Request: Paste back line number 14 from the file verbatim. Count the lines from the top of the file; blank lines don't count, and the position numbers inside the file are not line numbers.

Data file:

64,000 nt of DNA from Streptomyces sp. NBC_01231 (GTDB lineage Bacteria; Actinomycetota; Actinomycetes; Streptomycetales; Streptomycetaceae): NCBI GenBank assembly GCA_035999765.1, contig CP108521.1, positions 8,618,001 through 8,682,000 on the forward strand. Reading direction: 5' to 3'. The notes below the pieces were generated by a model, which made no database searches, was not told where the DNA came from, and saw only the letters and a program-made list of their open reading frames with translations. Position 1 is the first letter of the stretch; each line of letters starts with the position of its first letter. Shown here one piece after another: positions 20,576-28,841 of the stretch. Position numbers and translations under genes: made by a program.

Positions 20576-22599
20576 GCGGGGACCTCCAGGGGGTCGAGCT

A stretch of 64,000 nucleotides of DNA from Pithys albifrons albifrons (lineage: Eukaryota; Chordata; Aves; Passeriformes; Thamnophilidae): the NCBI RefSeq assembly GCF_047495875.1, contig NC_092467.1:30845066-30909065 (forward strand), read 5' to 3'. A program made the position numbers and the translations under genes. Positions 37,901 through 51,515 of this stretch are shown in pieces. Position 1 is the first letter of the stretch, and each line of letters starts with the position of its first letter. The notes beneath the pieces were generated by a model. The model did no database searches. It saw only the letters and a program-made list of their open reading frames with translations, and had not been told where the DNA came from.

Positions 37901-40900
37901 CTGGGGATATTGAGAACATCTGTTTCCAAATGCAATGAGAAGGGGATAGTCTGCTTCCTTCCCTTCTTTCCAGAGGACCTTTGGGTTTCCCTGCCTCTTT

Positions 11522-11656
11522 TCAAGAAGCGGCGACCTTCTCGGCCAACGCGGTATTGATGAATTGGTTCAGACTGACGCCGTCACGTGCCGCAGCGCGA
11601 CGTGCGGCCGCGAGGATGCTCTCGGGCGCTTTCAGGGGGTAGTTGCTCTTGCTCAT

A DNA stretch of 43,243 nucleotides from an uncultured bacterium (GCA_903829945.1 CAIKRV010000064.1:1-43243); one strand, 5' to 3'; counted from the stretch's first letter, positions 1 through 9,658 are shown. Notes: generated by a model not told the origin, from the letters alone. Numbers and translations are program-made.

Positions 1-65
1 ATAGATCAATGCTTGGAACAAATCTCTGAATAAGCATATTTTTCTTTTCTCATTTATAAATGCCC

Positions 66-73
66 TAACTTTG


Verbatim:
66 TAACTTTG